Let's say I made a contest to eat bananas in one day. I ate 12 bananas today. That would be:
My bananas score
My banana score
English Language Learners Stack Exchange is a question and answer site for speakers of other languages learning English. It only takes a minute to sign up.Sign up to join this community
Obviously you'd have to use this in a context where people understood the game, and that you were speaking about the game.
I would use:
My banana score.
I see this as being similar to saying something like:
My banana count.
I.e. It's your "banana count" for the day.
This would be similar to the term "head count", which is used when counting the number of people in some context. In as much as you wouldn't say "heads count", I don't think you would say "bananas count", and therefore you wouldn't say "bananas score".
Further to this, unless you had a scoring system more complex than just a direct count, you may just use the word "count" rather than the word "score" - it's actually quite idiomatic in scenarios where people invent these kind of simple contests to have with each other, e.g., many people compare their Fitbit "step count".
There could be another situation, where you might say:
My Bananas score.
This would be the case if you had named the game Bananas.
The correct rendering would be
My banana score.
There is no such thing as a "banana score", but that isn't to say you can't create the premise, and then use it. 11 years ago there was no such thing as an "Uber rating", and now there is.
So, assuming you have explained the premise - that you are eating bananas, keeping a count of how many you eat, and "scoring" yourself based on how many you consume in a day - you can refer to this score.
I think you should use the singular "banana score" for two reasons:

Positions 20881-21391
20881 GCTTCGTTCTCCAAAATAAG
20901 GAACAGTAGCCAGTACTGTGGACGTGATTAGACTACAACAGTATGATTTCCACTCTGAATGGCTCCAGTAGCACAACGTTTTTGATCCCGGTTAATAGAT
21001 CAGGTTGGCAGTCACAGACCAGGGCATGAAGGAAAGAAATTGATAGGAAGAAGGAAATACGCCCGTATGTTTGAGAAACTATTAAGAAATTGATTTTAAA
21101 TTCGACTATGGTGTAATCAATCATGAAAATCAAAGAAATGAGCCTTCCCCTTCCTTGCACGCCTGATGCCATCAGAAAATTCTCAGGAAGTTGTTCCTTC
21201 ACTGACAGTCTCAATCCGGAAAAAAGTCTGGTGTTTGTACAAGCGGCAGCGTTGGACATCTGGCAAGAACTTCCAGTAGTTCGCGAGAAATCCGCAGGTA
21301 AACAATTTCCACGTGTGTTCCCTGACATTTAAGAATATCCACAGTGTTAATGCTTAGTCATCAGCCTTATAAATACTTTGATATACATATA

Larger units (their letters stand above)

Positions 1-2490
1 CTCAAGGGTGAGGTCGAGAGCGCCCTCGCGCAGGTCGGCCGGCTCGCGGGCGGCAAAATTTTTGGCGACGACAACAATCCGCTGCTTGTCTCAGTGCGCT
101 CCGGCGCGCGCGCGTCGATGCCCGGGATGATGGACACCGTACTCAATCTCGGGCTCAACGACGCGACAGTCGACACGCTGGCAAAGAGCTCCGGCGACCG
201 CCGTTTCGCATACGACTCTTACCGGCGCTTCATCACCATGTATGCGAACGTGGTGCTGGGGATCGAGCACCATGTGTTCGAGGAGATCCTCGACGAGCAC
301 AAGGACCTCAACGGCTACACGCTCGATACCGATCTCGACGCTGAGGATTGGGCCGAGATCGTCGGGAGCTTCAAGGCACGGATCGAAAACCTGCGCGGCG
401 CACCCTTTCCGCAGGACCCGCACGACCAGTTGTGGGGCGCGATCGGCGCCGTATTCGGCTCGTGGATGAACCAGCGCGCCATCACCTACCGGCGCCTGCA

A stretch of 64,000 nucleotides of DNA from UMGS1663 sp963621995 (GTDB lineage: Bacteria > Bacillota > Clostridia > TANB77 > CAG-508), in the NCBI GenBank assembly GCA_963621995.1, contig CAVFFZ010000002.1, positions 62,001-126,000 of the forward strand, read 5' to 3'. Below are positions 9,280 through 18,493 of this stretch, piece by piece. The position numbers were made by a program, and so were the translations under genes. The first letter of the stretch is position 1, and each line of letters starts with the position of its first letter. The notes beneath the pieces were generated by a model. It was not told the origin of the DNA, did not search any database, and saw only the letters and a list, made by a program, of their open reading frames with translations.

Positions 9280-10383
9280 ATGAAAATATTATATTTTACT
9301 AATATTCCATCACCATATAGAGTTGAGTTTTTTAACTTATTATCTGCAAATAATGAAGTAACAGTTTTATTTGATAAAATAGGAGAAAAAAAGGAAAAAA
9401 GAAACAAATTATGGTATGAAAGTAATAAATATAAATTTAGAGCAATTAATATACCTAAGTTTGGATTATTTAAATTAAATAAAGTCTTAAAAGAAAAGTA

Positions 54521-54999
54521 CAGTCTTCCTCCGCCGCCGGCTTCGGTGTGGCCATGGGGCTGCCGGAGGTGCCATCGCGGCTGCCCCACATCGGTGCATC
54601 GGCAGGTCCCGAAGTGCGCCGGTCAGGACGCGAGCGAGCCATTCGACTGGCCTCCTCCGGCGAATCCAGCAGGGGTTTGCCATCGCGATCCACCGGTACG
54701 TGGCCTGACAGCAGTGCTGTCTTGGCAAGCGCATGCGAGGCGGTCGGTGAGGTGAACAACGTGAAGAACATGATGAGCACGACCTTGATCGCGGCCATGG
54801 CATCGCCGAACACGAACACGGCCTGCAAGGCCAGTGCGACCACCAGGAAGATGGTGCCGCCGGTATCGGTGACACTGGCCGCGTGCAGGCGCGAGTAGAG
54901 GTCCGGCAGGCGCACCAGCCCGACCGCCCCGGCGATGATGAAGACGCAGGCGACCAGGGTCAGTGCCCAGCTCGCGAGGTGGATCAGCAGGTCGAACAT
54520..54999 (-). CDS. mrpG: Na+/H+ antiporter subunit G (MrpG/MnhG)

This is consistent with other similar scoring systems. As I mentioned, your Uber rating is based on your use of Uber taxi cabs. Even though you may have ridden in may Ubers, it isn't your "Ubers rating" - it is singular. Also consider the Motion Picture Association of America film rating (it isn't "films"!), and Five Star Hotels (not "stars"!)
"Bananas" can also mean "crazy", so calling it "my bananas score" could mean your score is crazy, or ridiculous.
It is possible in English to create compound nouns in which one noun effectively acts as an adjective limiting another noun. For example, we say "information technology" or "medical technology" to distinguish between technologies used for different purposes or using different aspects of knowledge.
This is a grammatical feature of English. If for example I say "My golf score yesterday was awful," it will be understood because almost everyone in the English-speaking world knows there is a competetive game called golf in which each player earns a score. But the compound word "banana score" will be meaningless because virtually no one has heard of your games of eating bananas (or eating partners, which is likely illegal in many jurisdictions).
A compound noun is usually an abbreviated way of saying something that avoids the use of prepositional or participial phrases. Like many abbreviations, it is meaningful only if the audience can supply the missing information.
People will understand if you say
My score in my fraternity's banana-eating contest was 18
because you have supplied contextual information. Unless they were participants or onlookers, they will believe you to be talking nonsense if you say
My banana score was 18.
The issue of whether "score" should be singular or plural depends on on the number of contests that you are referring to rather than the numerical value of the score itself.